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Radio X Chilled with James Hall 10pm - 1am
16 January 2022, 11:00
Rock stars usually mean well, but sometimes they get a little carried away. And that results in bad things happening...
In January 1980, Macca was due to play a huge tour of Japan with his band Wings. However, pot-lovin' Paul had - for reasons unknown - decided to stash take eight ounces of cannabis in his luggage. The strict Japanese customs found it immediately and Paul faced seven years max in the clink. "I don't know why I did it," he said later. "I was stupid." Cynics claimed he was framed by John and Yoko, but that's just an unfounded rumour. Bad Paul.
Towards the end of 2014 U2 made a bold, brave decision to give away their latest record, Songs Of Innocence, away for free on iTunes. But more than just giving it away, they automatically zapped it into half a billion peoples iTunes accounts, without asking. The result? A huge backlash against the band and Bono had to apologise. OOPS.
"That's probably a bad idea." Yes, you might be right there MGMT. At the US Open Of Surfing Festival in 2011 MGMT invited fans to throw their left shoe onto the stage, presumably to make things more psychedelic. The fans obliged, and a shower of flip-flops and trainers rained down on the band delaying the start of the show. A very silly idea indeed.
After performing in New York clubs in 1981, the Manchester band - and their label, Factory - thought they'd try and bring some of that urban cool back to their hometown. The result was a disaster, as detailed in Peter Hook's book: How Not To Run A Club. Meagre audiences and huge monetary losses gave way to huge crowds as the house scene gained momentum, but with success came gangsters, drugs and bloodshed. The club finally closed in 1997, with Hook claiming they had lost up to £18 million.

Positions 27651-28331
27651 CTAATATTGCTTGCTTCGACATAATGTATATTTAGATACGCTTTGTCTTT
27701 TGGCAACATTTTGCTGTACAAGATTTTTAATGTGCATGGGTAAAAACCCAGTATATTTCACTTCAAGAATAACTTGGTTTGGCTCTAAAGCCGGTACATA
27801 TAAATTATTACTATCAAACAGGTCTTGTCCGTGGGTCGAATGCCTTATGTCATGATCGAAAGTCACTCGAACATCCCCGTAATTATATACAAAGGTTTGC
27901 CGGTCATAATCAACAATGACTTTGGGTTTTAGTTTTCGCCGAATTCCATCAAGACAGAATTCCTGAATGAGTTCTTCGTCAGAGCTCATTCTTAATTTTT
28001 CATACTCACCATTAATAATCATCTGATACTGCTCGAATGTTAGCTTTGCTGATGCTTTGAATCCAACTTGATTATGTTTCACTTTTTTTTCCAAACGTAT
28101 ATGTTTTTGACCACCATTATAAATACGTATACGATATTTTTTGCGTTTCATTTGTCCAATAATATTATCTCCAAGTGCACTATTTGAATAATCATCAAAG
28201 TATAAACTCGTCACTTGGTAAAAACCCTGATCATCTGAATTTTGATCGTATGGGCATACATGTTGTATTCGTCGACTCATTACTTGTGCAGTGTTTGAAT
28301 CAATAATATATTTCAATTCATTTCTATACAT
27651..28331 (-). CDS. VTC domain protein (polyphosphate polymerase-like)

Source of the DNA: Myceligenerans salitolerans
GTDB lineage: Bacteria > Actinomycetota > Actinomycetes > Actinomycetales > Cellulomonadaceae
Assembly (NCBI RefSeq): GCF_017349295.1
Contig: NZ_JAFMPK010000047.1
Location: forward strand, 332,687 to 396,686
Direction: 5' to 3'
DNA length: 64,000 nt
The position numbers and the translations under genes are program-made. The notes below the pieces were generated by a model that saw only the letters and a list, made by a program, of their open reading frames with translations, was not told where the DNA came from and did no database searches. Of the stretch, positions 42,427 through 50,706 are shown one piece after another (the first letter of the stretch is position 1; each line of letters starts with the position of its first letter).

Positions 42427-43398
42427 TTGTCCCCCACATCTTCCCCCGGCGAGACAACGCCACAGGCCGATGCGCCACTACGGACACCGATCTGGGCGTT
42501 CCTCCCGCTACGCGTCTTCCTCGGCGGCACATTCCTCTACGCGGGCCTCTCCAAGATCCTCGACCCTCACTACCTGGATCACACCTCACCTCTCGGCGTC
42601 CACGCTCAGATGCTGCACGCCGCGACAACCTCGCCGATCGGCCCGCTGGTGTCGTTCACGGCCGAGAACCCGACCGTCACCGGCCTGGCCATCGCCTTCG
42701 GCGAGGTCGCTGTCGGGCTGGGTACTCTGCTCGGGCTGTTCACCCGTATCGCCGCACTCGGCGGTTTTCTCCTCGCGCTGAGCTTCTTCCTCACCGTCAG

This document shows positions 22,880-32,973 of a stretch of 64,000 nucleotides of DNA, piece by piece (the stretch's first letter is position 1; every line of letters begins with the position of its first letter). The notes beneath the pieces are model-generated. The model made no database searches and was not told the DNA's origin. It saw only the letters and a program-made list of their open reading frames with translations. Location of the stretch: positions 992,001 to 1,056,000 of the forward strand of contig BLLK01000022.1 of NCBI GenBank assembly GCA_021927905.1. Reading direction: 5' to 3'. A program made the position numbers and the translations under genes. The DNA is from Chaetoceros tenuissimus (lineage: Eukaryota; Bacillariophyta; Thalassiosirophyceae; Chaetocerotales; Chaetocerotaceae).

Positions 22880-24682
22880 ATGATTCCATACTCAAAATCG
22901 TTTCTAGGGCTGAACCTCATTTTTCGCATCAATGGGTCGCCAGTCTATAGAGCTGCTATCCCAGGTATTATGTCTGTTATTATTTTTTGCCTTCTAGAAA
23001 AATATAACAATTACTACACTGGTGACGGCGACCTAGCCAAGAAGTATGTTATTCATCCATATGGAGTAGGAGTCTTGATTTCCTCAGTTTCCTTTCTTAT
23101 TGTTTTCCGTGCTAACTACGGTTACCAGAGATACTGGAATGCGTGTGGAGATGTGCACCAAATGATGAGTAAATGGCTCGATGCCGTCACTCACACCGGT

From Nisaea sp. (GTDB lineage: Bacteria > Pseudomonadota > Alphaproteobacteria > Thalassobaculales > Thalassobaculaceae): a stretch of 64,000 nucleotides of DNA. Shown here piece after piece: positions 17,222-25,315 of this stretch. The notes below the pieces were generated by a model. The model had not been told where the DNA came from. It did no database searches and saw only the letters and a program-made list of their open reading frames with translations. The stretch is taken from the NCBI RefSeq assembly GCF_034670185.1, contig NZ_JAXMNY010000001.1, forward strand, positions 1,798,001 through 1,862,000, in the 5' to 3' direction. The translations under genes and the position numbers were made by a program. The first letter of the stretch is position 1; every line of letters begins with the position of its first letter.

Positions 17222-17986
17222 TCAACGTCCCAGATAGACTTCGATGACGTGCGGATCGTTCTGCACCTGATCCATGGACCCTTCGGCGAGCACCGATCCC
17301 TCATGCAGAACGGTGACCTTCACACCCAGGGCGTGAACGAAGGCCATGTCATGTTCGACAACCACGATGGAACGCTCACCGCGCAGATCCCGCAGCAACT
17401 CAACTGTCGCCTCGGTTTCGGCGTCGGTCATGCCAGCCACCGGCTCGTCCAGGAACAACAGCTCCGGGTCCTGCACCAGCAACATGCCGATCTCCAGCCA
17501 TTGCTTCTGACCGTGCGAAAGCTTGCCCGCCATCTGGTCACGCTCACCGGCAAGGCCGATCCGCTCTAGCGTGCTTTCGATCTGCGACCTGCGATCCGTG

Who could have foreseen Basildon's finest exponents of electropop getting on so well with the debauched rock 'n' roll mavericks Primal Scream? Well, they did, when the two bands toured the US together in 1994. The hard-partying Scream were probably not the best bandmates for the Mode's singer Dave Gahan, who was struggling with a burgeoning heroin addiction. Two years later, Gahan was in such a sorry way, he was technically declared dead for two minutes. Thankfully, he's better now.
Factory were just no good with money. In 1991, the label's head Anthony H. Wilson sent the group off to Barbados to record the follow-up to the successful Pills 'N' Thrills and Bellyaches. This was a very silly thing to do: recovering heroin addict Shaun Ryder managed to break his bottle of methadone before they'd left Manchester airport and their ultimate destination was the world's No 1 centre for crack. As band members started to sell studio equipment to buy more drugs, the resultant album, Yes Please!, was such a mess that Factory had to file for bankruptcy soon after its release.